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But it’s not just the public spaces that are stuck in the past.

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Venture upstairs and you’ll see the private living quarters are antiquated, too.


As auctioneer Stuart Long said of the house to the Daily Mail, “I’ve been doing this for nearly 40 years and it’s the most interesting one I have ever seen.”


According to a neighbor and family friend, Jack and Audrey were a very private pair, and they held onto everything long before recycling was commonplace.


Their home is like a sliver of time cut from a bygone era.


Grange Farm perfectly captures the look and feel of WWII-era England.


During the war, Jack served in the Royal Air Force. As a friend and neighbor told Daily Mail, “Jack was in the RAF during the war and he was a master of all trades, he did a lot.”


After the war, Jack returned to the family farm, where he and Audrey raised pigs and cattle.


As the two grew older, they eventually sold off the livestock — but they continued to farm the land.


Now that both siblings have passed on, reporters, collectors, and locals are enjoying the many treasures of this old home.


Though some of the objects have been rearranged (for the sake of the auction), the home remains as Jack and Audrey left it.


Considering the siblings only used two of the upstairs bedrooms, much of the house was already spick and span.


And now that the house has become a viral sensation, comments are flooding in from all over the world. As one viewer wrote, “Properly built in the ‘make do and mend’ era. Everything was valued unlike in todays society. Such a shame we never learn.”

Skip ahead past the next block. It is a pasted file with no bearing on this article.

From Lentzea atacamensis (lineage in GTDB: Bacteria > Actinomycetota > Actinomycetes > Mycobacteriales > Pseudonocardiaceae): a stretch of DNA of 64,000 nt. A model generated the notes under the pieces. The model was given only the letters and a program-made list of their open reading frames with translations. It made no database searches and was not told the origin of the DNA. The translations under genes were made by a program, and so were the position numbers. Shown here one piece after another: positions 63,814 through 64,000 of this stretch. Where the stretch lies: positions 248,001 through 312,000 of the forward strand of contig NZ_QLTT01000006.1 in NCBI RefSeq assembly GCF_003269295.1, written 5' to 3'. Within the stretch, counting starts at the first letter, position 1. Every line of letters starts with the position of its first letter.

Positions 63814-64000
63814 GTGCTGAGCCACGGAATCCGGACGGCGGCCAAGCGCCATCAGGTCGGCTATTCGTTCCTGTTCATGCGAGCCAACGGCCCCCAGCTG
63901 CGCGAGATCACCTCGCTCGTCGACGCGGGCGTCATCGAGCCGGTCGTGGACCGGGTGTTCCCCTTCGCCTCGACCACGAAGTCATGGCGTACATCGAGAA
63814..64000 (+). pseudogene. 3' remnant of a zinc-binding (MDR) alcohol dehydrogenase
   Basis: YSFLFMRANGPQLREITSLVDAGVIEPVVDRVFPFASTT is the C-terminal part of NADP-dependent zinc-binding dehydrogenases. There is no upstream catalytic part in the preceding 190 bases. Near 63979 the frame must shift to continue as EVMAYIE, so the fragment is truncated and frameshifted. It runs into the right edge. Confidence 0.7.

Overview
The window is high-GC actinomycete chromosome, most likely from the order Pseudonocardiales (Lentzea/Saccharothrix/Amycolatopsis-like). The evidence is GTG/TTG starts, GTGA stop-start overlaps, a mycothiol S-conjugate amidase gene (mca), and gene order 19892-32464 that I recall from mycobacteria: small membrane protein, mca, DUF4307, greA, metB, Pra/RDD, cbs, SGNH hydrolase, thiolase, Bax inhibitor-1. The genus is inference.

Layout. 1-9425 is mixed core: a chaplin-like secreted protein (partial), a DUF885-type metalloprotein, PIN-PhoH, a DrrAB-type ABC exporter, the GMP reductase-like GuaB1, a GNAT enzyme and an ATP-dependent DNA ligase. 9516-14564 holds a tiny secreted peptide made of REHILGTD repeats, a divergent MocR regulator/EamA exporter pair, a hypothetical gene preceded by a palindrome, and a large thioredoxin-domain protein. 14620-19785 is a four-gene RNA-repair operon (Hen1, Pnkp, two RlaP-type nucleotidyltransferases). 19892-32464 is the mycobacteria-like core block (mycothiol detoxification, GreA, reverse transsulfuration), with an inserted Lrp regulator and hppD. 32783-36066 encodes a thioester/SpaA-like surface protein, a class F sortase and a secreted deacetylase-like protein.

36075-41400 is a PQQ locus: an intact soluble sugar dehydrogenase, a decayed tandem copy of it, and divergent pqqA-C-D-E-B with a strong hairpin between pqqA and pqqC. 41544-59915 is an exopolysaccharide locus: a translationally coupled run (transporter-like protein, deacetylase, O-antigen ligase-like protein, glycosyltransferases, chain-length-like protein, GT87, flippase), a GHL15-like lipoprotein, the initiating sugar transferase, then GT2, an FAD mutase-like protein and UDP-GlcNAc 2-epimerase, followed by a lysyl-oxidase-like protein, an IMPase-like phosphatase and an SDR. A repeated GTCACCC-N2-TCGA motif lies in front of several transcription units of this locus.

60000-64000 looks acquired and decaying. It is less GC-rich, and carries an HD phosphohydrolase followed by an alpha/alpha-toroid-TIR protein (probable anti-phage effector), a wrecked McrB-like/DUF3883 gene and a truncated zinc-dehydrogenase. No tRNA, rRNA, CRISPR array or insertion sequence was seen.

Another commented, “This house should be turn to the local historic society and turned as a local museum.” But some find the home unsettling: “It’s a creepy, sinister looking house and they were obviously unbalanced recluses.”


What do you think of this 115-acre farm and its well-preserved home? Would you live here?


After watching the video below, be sure to let us know your thoughts in the comments!

The house has had its fair share of visitors, including actors of Coventry Belgrade – a special theatre company that was founded post-World War II. Great singers have stayed in the home, one of them being Michael Crawford, a Broadway star and English household name. Thanks to its many acclaimed guests, the house is filled with paraphernalia from the 1920s – 1940s.

Today, the house has become a viral sensation. One viewer wrote, “Property built in the ‘make do and mend’ era. Everything was valued unlike in today’s society. Such a shame we never learn.”

Another viewer said, “This house should be turn to the local historic society and turned as a local museum.” However, not all of them have good things to say! One of them wrote, “It’s a creepy, sinister looking house and they were obviously unbalanced recluses.”

We’d like to know what you think. Would you ever want to own this house or perhaps live here?

Share if you find this house completely fascinating!


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Written by Sarah Rogers